“Monsoon Postcards is replete with fascinating stories and useful background on far-flung places that most Americans don’t know much about, and Mould, whose expertise is obvious, is an excellent traveling companion. This very good book is at its best when he’s most curious, when he interweaves observations of colorful contemporary life with richly wrought history.“
David Wanczyk, author of Beep: Inside the Unseen World of Baseball for the Blind
“(Monsoon Postcards is) a travelogue with knowledge, guts and a sense of humour. Highly recommended.”
Tom Learmonth, photojournalist
“(Mould) finds out about a place before he sets off, and seeks out a deeper knowledge when he gets there. And what he discovers helps the reader make sense of what he sees and hears…. You cannot come away from a book like this and not feel that you have learned a significant amount about these large, vibrant, populous, expanding—but rarely discussed—nations.”
Alan Wilkinson, author of Between the Rockies and a Hard Place and The Red House on the Niabara
“An illuminating travelogue through Central Asia…. As a genial travel guide, Mould, an academic who doesn’t write like an academic, shows how one should resist the temptations to stereotype a culture too easily and understand it too quickly.”
Kirkus Reviews (Praise for Postcards from Stanland: Journeys in Central Asia)
In Monsoon Postcards, journalist David H. Mould, notebook in hand, traverses the Indian Ocean—from Madagascar through India and Bangladesh to Indonesia. It’s an unpredictable journey on battered buses, bush taxis, auto-rickshaws, and crowded ferries. Mould travels from the traffic snarls of Delhi, Dhaka, and Jakarta to the rice paddies and ancestral tombs of Madagascar’s Central Highlands; from the ancient kingdom of Hyderabad to India’s so-called chicken neck—the ethnically diverse and underdeveloped northeast; and from the textile factories and rivers of Bangladesh to the beaches of Bali and the province of Aceh—ground zero for the 2004 tsunami.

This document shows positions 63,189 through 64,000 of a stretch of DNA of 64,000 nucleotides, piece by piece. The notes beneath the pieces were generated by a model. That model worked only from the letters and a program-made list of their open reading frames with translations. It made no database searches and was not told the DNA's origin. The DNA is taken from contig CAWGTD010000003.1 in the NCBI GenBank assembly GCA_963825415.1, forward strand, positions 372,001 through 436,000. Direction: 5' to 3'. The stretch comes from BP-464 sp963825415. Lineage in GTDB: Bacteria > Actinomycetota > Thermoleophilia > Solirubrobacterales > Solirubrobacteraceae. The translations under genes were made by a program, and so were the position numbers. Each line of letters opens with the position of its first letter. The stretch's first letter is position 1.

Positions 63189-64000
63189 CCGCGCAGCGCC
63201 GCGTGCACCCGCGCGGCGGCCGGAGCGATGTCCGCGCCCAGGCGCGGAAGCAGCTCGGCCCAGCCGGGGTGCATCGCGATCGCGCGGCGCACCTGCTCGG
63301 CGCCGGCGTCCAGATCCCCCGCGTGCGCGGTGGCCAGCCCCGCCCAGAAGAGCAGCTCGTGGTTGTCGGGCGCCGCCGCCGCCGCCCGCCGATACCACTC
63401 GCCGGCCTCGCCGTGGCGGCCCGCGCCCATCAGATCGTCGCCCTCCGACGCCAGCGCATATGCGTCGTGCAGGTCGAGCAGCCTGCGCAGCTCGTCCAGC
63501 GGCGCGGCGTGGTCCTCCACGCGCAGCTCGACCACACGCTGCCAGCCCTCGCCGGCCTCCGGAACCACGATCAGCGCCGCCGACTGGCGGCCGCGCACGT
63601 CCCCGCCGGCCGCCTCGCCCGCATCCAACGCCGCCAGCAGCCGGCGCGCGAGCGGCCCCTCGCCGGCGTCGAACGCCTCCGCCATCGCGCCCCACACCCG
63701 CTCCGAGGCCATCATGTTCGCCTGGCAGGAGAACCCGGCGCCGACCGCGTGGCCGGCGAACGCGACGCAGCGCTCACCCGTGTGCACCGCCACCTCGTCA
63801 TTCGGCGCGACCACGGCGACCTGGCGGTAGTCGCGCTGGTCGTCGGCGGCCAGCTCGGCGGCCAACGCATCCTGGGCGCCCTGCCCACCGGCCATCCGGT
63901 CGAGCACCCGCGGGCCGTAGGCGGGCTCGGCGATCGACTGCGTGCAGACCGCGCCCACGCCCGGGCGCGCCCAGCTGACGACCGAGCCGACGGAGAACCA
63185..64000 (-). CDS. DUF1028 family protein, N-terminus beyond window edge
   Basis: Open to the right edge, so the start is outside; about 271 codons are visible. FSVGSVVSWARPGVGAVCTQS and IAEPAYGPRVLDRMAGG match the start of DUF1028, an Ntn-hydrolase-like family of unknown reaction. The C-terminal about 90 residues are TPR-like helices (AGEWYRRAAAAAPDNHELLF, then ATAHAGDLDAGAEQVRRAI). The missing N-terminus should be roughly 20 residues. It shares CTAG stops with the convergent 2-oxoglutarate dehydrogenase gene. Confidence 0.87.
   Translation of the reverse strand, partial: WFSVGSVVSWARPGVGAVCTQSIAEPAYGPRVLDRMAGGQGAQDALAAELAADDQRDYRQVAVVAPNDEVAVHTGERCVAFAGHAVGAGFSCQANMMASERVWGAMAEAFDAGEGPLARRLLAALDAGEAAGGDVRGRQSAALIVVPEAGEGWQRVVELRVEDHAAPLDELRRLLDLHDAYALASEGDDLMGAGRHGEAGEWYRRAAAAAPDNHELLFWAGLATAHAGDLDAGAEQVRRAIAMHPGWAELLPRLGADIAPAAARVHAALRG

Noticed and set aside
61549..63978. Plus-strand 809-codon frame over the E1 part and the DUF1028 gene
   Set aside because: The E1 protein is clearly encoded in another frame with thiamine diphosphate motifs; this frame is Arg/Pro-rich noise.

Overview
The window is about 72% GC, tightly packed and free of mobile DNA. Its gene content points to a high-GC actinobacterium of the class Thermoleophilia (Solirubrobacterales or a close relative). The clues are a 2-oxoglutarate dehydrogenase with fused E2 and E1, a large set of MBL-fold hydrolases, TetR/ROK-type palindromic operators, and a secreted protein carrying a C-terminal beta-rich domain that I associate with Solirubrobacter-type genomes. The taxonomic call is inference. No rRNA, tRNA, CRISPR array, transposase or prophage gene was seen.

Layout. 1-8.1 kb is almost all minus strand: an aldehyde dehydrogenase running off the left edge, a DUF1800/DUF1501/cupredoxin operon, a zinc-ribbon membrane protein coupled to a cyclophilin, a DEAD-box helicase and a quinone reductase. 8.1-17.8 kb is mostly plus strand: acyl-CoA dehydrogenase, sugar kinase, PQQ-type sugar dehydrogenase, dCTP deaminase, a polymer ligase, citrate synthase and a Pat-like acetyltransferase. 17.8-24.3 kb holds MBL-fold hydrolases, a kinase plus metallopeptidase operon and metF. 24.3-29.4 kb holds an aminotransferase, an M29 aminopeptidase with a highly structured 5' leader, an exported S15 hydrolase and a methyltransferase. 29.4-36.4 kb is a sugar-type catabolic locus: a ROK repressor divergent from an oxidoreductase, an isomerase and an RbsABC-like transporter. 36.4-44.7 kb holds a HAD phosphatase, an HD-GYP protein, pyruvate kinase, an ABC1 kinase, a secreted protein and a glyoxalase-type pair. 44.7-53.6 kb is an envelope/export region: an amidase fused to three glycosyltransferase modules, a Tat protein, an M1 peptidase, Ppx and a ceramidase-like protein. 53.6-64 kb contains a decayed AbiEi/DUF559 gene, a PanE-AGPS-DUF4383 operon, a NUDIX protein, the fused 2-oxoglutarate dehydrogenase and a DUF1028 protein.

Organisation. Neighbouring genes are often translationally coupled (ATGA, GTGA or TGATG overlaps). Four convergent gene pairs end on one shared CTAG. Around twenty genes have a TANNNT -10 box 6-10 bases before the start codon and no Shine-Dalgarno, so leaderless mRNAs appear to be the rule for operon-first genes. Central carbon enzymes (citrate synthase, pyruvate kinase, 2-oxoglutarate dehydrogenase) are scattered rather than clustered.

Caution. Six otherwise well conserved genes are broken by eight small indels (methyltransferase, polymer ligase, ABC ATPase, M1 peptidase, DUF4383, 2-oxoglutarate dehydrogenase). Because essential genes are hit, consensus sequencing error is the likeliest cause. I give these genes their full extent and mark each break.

Along the way, in markets, shops, roadside cafes, and classrooms, he meets journalists, professors, students, aid workers, cab drivers, and other everyday residents to learn how they view their past and future. Much like its predecessor, Mould’s Postcards from Stanland, Monsoon Postcards offers witty and insightful glimpses into countries linked by history, trade, migration, religion, and a colonial legacy. It explores how they confront the challenges of climate change, urban growth, economic development, land, water and natural resources, and national and ethnic identity.
David H. Mould, professor emeritus of media arts and studies at Ohio University, has traveled widely in Asia and southern Africa as a trainer, consultant, and researcher. He has written articles and essays for many print and online publications. Born in the United Kingdom, he worked as a newspaper and TV journalist before moving to the United States in 1978. More info →
Save 20% ($22.36)
US and Canada only
Availability and price vary according to vendor.
Permission to reprint
Permission to photocopy or include in a course pack via Copyright Clearance Center
Central Asia has long stood at the crossroads of history. It was the staging ground for the armies of the Mongol Empire, for the nineteenth-century struggle between the Russian and British empires, and for the NATO campaign in Afghanistan. Today, multinationals and nations compete for the oil and gas reserves of the Caspian Sea and for control of the pipelines. Yet “Stanland” is still, to many, a terra incognita, a geographical blank.Beginning
Judith M. Heimann entered the diplomatic life in 1958 to join her husband, John, in Jakarta, Indonesia, at his American Embassy post. This, her first time out of the United States, would set her on a path across the continents as she mastered the fine points of diplomatic culture. She did so first as a spouse, then as a diplomat herself, thus becoming part of one of the Foreign Service’s first tandem couples.Heimann’s
During his 20 years as a columnist for Việt Nam News, Huu Ngoc both charmed and educated an international readership with his simple but elegant glimpses into Vietnamese culture. These selections from his column are perfectly suited to students of Vietnamese history and culture and travelers seeking an introduction to the country and its people.
A story with the power to change how people view the last years of colonialism in East Africa, The Boy Is Gone portrays the struggle for Kenyan independence in the words of a freedom fighter whose life spanned the twentieth century’s most dramatic transformations. Born into an impoverished farm family in the Meru Highlands, Japhlet Thambu grew up wearing goatskins and lived to stand before his community dressed for business in a pressed suit, crisp tie, and freshly polished shoes.
Sign up to be notified when new Travel Writing titles come out.
We will only use your email address to notify you of new titles in the subject area(s) you follow. We will never share your information with third parties.